The top regulator of the Securities and Exchanges Commission (SEC) Jay Clayton, has issued a warning on ICOs and on cryptocurrency. He said that cryptocurrency exchanges will have to be regulated if they deal with securities, which the SEC considers many ICOs to be. The SEC is allegedly looking out for investors to protect them from projects that are violating securities laws. This warning was directed to ICOs that engage in sales of unregistered securities offerings.
In an exclusive interview with FOX Business, he said investors should “think long and hard” well before stepping into an ICO. The news comes amidst Telegram’s fundraising record through its ICO, which has netted the corporation more than $850 million USD already. Telegram is looking to raise 2 billion USD on its ICO.
Clayton warned that ICO tokens are similar to securities and said investors are buying these tokens instead of stock. He stated that: “I worry in particular about people who see things that look like a New York Stock Exchange or NASDAQ listing for ICOs or cryptocurrencies and think that I’m getting the same protection for my token that I would be getting for a share of stock that trades on an exchange” before adding that “They’re not.” The notion that the SEC can protect investors is false however. Investment banks defrauded the public out of billions under the watchful eye of regulators world-wide, triggering the 2008-09 economic meltdown. Banks were later rescued by governments which used tax-payer funds to do so. It is clear that the SEC and other regulators have lost the argument for investor protection a long time ago.
Presently, Mr. Clayton and his team are investigating the legitimacy of several ICOs. They stated on FOX Business that: “Many ICOs and many of the ones I’ve looked at specifically are securities. For some reason, people selling ICOs seem to think they don’t need to follow either path; they seem to think they can have the best of both worlds: a limited disclosure from a private placement and public trading and public offering of the token.” Clayton explains how ICOs raise funds and how private placement has switched to an ICO to raise targeted capital. He says, “the business hasn’t changed substantially, but it’s a form-over-substance way to raise money. That is troubling”.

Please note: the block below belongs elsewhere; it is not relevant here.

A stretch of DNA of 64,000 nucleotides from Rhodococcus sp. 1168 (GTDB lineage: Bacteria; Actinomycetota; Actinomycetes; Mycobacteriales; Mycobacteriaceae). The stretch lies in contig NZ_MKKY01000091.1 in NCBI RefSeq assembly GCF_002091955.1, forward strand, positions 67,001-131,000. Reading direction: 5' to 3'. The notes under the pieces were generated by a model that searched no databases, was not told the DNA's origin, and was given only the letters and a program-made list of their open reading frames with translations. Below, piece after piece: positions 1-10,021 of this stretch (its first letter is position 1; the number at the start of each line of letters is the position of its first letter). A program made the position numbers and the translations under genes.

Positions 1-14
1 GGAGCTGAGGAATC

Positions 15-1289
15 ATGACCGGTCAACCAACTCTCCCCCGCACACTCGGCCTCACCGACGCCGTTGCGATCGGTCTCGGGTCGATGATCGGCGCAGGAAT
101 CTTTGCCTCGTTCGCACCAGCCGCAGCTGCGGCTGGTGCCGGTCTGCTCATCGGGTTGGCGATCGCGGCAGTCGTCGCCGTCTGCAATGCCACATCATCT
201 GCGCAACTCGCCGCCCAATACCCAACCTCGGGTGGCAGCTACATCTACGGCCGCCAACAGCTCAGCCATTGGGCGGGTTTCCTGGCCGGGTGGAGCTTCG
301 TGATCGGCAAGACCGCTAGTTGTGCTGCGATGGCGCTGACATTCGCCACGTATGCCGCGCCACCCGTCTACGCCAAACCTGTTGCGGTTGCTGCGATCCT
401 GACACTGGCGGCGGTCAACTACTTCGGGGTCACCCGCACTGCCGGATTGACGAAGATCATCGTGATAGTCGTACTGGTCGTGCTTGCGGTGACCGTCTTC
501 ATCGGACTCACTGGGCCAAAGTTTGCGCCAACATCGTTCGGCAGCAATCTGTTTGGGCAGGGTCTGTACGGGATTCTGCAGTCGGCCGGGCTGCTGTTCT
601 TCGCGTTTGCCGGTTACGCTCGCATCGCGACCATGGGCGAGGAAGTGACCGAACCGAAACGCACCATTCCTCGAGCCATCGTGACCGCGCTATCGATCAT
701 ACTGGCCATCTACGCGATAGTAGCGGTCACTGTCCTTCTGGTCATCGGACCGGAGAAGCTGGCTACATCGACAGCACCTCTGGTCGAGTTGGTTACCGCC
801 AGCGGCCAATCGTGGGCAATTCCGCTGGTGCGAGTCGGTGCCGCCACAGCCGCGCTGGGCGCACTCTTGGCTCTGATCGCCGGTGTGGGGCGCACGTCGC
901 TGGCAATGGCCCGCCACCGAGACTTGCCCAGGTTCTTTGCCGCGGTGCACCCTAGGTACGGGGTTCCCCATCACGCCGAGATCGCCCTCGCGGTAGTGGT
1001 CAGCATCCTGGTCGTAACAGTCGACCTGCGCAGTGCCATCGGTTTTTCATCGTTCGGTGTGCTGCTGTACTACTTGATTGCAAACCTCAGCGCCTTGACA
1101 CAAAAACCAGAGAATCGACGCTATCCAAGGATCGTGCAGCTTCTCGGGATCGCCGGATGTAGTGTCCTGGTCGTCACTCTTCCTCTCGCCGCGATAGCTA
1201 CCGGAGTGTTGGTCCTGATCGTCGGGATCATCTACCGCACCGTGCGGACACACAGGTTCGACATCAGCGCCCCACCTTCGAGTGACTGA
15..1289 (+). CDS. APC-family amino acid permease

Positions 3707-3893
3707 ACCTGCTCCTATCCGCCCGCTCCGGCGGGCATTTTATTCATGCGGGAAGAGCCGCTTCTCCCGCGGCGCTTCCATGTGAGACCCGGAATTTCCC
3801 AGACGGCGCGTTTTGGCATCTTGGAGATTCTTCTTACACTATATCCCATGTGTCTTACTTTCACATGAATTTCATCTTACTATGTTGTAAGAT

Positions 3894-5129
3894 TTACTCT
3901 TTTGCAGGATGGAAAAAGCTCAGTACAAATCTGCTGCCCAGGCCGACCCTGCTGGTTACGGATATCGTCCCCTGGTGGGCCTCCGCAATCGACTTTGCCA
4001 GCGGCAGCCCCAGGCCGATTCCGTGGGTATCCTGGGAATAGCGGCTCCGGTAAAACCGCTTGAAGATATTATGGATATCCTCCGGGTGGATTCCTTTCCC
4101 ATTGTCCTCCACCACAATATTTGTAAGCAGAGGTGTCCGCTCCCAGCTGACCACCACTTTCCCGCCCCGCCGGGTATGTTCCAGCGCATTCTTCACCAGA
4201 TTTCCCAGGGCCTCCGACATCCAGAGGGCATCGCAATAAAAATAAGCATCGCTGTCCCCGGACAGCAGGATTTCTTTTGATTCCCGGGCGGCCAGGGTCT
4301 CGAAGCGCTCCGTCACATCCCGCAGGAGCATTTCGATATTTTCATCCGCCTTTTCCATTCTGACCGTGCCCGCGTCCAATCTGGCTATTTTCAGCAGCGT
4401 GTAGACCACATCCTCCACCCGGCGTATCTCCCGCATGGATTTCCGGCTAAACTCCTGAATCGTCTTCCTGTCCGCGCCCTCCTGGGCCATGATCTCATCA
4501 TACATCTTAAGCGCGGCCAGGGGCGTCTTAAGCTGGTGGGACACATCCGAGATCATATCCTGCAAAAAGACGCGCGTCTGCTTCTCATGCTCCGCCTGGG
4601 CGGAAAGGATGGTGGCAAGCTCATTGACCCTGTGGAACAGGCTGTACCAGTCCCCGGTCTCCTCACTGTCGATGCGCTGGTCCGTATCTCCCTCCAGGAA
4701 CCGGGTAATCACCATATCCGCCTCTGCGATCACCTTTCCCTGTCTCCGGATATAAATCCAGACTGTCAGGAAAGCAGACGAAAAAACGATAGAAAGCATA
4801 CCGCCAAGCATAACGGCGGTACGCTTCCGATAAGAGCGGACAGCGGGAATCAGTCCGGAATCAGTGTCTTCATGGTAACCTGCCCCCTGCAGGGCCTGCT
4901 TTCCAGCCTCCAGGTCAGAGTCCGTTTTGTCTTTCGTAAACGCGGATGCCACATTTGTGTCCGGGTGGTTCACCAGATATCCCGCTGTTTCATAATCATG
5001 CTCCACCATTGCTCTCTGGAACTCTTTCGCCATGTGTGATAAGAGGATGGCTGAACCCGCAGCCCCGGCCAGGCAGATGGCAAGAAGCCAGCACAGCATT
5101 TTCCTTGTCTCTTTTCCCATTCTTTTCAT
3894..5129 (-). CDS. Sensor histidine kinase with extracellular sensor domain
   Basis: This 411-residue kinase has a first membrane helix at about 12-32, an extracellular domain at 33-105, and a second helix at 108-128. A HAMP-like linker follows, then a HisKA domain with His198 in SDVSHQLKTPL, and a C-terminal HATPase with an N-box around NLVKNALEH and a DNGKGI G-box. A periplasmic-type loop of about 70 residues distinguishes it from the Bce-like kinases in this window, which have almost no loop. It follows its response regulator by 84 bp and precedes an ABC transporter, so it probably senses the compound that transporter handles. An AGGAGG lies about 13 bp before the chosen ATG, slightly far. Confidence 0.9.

The SEC has recently issued subpoenas to ICOs demanding details about the structure of sales and pre-sales of ICOs. Besides, the tZero, a subsidiary of e-commerce company Overstock has also been asked to hand over documents voluntarily. The SEC is issuing a warning to ensure investors and the general public against speculation.
Clayton appreciates the concept of cryptocurrencies and acknowledges it as an asset class. He further claims that “this asset class is likely here to stay.” He warns that “It’s important to understand that the fundamentals of our securities laws do apply in this space,” Clayton said. “It’s a technology with great promise. It’s a technology that I really think is pretty cool and can change the way people do business at a great deal of efficiency, but it doesn’t mean that you can obviate our tried-and-true approach to the federal securities laws”.
Clayton warned ICOs that try to break the rules would be dealt with by the SEC. And concluded his statement saying, “We are watching. Others are watching”. Nevertheless he forgot to state what should be obvious to many: 1. The SEC has no jurisdiction if the ICO is not based out of the US and does not receive funds from US citizens, residents and/or corporations 2. With so many ICOs coming out every day, it will not have the resources to prosecute them all 3. If a coin is launched in a decentralized manner or traded on a decentralized exchange, there is no one to prosecute and the SEC will not be able to shut the operation down.